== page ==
Dee from the Desk: Recalling Exeter

For once the eyes of Rhode Island are on rural Exeter. With a population of just over 6,000 people, Exeter doesn't even have a police department, but one thing they do have is determined residents.

In a historic move, the people of Exeter have handed in four petitions calling for the recall of four of the five town councilors.

Why do they want the recall? Some argue it's about guns, but the people behind the petition say it's about more than that; its about the right to self-governance.

Recently the  town council supported a proposal that would ask the state legislators to propose legislation requiring residents to receive gun carry permits from the RI Attorney General's office instead of the Exeter town clerk.

The proposal brought hundreds to a town council meeting but despite the outcries of people against the proposal, the town council approved it. Now, those residents are angry, saying their voice is not being heard by the town council.

Although the legislation was never voted on in the General Assembly and therefore failed, the residents made it clear they wanted a voice. Over the past few weeks a group of individuals went door to door (no easy feat in a farm based community) and gathered over 600 signatures of Exeter voters calling for recall elections. (496 signatures were required to mandate the election.)

In what some are calling a victory for democracy, the petitioners have so far prevailed recalling one town councilor, Arlene Hicks. In the next few days the Board of Canvassers will work to certify the signatures on the other petitions. Then the town will have 60 days to set an election where the voters will get to chose if the town councilors should stay or go.

While a gun carry permit may be the face of the issue, the heart of the issue comes down to one simple line in the constitution, “a government by the people, for the people.”  Whether you agree with the recall or not, Exeter is making history and reminding us all what it means to be a citizen of the United States. These individuals felt they had lost their voice in their town and decided to take action.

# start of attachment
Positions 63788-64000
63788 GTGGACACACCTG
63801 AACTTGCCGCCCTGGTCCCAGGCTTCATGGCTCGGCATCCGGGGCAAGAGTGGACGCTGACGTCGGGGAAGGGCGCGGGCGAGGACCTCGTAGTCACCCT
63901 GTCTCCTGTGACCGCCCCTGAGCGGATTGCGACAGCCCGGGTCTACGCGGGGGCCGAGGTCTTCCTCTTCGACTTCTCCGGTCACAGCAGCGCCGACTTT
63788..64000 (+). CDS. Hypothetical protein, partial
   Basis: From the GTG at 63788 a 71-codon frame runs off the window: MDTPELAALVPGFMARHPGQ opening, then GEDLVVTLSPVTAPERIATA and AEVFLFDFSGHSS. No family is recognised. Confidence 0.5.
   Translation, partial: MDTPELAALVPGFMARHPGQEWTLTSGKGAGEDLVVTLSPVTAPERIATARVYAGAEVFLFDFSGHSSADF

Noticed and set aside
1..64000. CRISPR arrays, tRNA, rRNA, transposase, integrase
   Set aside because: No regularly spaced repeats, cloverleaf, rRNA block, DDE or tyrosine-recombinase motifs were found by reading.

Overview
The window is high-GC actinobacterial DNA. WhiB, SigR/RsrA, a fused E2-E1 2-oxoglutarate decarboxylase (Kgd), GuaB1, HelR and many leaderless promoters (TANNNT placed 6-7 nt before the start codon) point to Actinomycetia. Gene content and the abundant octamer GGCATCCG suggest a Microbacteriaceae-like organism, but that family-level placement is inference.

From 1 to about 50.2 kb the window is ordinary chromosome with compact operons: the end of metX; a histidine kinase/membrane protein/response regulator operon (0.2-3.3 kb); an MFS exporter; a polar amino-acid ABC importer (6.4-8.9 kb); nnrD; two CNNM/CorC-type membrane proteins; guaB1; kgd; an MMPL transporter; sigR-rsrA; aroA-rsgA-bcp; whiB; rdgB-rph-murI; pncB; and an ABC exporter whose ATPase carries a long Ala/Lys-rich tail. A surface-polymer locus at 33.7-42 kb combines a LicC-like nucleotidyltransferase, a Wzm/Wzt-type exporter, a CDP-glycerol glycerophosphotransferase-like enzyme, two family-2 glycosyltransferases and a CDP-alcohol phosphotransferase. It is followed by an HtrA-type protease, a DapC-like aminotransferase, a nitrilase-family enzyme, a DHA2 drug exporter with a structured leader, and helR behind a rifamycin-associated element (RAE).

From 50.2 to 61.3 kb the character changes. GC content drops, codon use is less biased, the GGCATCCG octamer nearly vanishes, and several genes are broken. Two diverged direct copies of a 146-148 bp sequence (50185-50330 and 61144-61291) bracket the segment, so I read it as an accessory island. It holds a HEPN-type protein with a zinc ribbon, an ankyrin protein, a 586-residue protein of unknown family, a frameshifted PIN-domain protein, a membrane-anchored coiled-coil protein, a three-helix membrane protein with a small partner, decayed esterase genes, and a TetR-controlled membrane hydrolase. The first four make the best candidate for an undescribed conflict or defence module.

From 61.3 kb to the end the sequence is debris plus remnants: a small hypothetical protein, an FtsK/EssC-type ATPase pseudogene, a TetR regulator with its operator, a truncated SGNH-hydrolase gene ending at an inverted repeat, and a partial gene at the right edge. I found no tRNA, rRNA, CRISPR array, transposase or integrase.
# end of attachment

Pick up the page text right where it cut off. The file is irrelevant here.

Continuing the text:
More often than not voters quickly become disenfranchised with government when they feel like they are not being heard. Some swear off voting and others turn off the news, but, let the 600 signatures in Exeter be a reminder to everyone that the people can take a stand in government.

While today the issue may be carry permits, tomorrow in another city or town it could be something else. In the true spirit of United States, the people in Exeter have reinvigorated the civic process and reminded everyone that people can make a difference.

Even if the recall election fails and the people chose to keep the town council, the people behind the petition have sent a subtle reminder to Rhode Island politicians that they work for the people, and the people are paying attention. The success in collecting enough signatures for a recall should not be downplayed, it shows that Rhode Islanders will stand up to politicians.

Exeter has reminded us all that civic engagement is the foundation of our country and that it is okay for people to be engaged in political discourse.

Dee DeQuattro is the assignment desk manager and digital news coordinator for ABC6. She studied politics and communications and holds a master's degree from Providence College. Follow her on twitter @deedequattro and log on to ABC6 .com for her latest in depth coverage of politics and news.